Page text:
DANVERS — When Town Meeting members gather Feb. 10 in the Danvers High School auditorium, the big ticket item for the evening will be rezoning downtown Danvers.

As a zoning measure, it requires a two-thirds majority vote to pass. The Special Town Meeting is set to begin at 7:30 p.m.

The rezoning seeks to allow more housing downtown, along with a mix of shops and other commercial uses, where the existing zoning prohibits housing. Most of the homes in or near Danvers Square either predate zoning or were built using variances.

The new Downtown Corridor would have three sub-districts:

The Core District would encourage mid-scale commercial uses and denser residential development. These rules build on what is already in the downtown by allowing increased density limits (more units of housing) and certain commercial uses by right. The Core District would include Danvers Square and a section of both sides of Maple and High streets. It would be bounded by Hunt Street to the south, Hobart and Locust streets to the north, the intersection of Sylvan, Holten and Ash streets to the west, and roughly a block-wide stretch east of Maple Street.

The Live/Work District would offer a wide range of housing choices and small-scale commercial uses that fit in with the present neighborhood. This zone would be made up of several blocks around the intersection of Cherry and Putnam streets.

 The High Street corridor rezoning would include both sides of High Street and run south of Porter Street to Route 128. It's meant to encourage commercial development in what is an Industrial-1 zoning district dominated by banks, gas stations, a shopping plaza, restaurants, an appliance store, a liquor store, and a truck dealership. The zoning would provide for more commercial uses, which would be allowed by right, while housing would require a special permit. Still, the zoning aims to make High Street, which sees heavy traffic, more attractive and walkable with a mix of uses.

"I think there's support for it," said selectmen Chairman Dan Bennett, noting a number of public meetings on the subject have been held and people have had plenty of opportunity to ask questions about the proposal.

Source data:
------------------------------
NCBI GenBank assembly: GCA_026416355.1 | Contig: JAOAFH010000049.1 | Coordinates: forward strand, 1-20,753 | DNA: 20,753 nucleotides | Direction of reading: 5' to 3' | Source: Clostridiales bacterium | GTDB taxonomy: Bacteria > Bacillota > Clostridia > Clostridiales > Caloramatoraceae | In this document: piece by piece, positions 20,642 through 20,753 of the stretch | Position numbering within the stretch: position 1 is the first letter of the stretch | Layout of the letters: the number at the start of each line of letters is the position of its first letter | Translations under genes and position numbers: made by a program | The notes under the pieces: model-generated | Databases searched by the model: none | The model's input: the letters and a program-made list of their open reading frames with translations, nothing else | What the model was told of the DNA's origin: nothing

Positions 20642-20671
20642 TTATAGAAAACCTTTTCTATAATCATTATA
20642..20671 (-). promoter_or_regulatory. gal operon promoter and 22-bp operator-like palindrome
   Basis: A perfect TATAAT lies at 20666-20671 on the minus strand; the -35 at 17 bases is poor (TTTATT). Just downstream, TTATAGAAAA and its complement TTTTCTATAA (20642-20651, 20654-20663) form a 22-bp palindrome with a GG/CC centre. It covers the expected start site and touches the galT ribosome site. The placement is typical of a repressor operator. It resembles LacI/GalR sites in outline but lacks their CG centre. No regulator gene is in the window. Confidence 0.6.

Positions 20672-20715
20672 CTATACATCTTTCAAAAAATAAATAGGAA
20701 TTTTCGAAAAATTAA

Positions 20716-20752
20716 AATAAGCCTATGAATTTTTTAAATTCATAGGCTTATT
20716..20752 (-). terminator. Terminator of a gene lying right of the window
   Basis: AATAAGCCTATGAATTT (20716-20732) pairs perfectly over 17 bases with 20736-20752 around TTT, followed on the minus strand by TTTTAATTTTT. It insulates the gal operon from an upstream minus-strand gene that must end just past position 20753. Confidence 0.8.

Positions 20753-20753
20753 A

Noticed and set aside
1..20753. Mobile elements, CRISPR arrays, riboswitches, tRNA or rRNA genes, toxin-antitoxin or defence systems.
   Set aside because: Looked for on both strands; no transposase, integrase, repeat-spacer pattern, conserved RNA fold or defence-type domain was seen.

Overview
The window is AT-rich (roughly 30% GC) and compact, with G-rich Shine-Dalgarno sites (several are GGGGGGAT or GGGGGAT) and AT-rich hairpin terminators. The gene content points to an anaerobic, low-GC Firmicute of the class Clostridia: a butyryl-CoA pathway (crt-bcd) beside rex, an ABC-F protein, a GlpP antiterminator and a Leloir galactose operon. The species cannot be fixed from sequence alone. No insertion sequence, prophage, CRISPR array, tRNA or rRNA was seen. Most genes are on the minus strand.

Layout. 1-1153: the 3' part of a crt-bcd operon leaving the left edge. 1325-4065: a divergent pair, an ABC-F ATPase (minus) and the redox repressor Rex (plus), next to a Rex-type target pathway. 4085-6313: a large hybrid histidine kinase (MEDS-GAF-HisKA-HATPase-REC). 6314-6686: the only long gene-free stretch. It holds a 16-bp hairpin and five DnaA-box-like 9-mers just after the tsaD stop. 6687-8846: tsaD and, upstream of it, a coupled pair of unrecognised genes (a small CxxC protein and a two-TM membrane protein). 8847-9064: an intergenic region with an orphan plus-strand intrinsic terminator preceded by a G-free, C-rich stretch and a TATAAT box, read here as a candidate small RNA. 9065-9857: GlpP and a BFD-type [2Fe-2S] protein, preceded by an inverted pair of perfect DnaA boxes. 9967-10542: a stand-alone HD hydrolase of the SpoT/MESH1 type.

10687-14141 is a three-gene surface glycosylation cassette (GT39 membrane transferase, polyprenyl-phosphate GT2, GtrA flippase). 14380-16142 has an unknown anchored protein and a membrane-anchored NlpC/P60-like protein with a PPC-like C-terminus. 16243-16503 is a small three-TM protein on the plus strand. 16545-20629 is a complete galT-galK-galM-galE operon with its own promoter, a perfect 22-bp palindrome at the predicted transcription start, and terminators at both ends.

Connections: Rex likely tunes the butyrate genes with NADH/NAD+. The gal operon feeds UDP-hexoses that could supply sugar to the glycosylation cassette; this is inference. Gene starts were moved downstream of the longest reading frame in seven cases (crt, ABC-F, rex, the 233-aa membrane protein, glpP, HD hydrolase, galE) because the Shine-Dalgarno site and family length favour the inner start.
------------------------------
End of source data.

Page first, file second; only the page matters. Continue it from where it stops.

He said he hasn't heard any serious objections in these forums, although he has seen some criticism and "alternate ideas" on the rezoning surface on social media.

"I'm sure there will be discussion and questions (on Monday)," he said, but added that he still expected enough support for it to pass.

More information on the proposed rezoning can be found at www.danversma.gov/downtown-corridor-rezoning.

Other items on the agenda Monday night include payment of two unpaid bills totaling less than $500, budget transfers of $30,000, a request to spend about $90,000 on public works projects — subject to state reimbursement — and a land swap.

The last item is also a housekeeping matter, according to Bennett. The proposal is for the Danvers Historical Society and the town to exchange four parcels of land between Ingersoll and Forest streets — property that is part of the Glen Magna Estate and Endicott Park.

Bennett said Town Meeting originally approved this swap a number of years ago, but the transfer was never executed. "It fell between the cracks," he said.

Specifically, the town owns the parking area used for Glen Magna while the historical society owns a portion of the meadow and activity field the town uses for recreational programming at Endicott Park. The land swap is to exchange those parcels.

The explanation of the warrant article from the Town Meeting booklet notes this swap was approved by Special Town Meeting in 1986, but never finalized. And then subsequent changes in state law regarding procurement rules and disposition of parkland prevented the completion of the deal.

To comply with the new laws, a home rule petition to the Legislature was drafted, which requires a vote from Town Meeting before sending it on to state lawmakers to complete the exchange.

The booklet, offering a further dive into local history, explains that this all traces back to the 1960s when the town and historical society first acquired the land that is now Endicott Park, but which was then slated to become single-family homes.

The town got the housing lots while the historical society got the parcel containing the mansion and the Tea House, but they later discovered that the town owned the parking area for Glen Magna while the society owned some of the meadow for Endicott Park.

The warrant article also seeks permission to create easements to ensure there is no loss of access for either party, as well as deed restrictions on the parcels the town is giving to the historical society to ensure the land is preserved and not developed later.

John Castelluccio may be contacted at jcastelluccio@salemnews.com 

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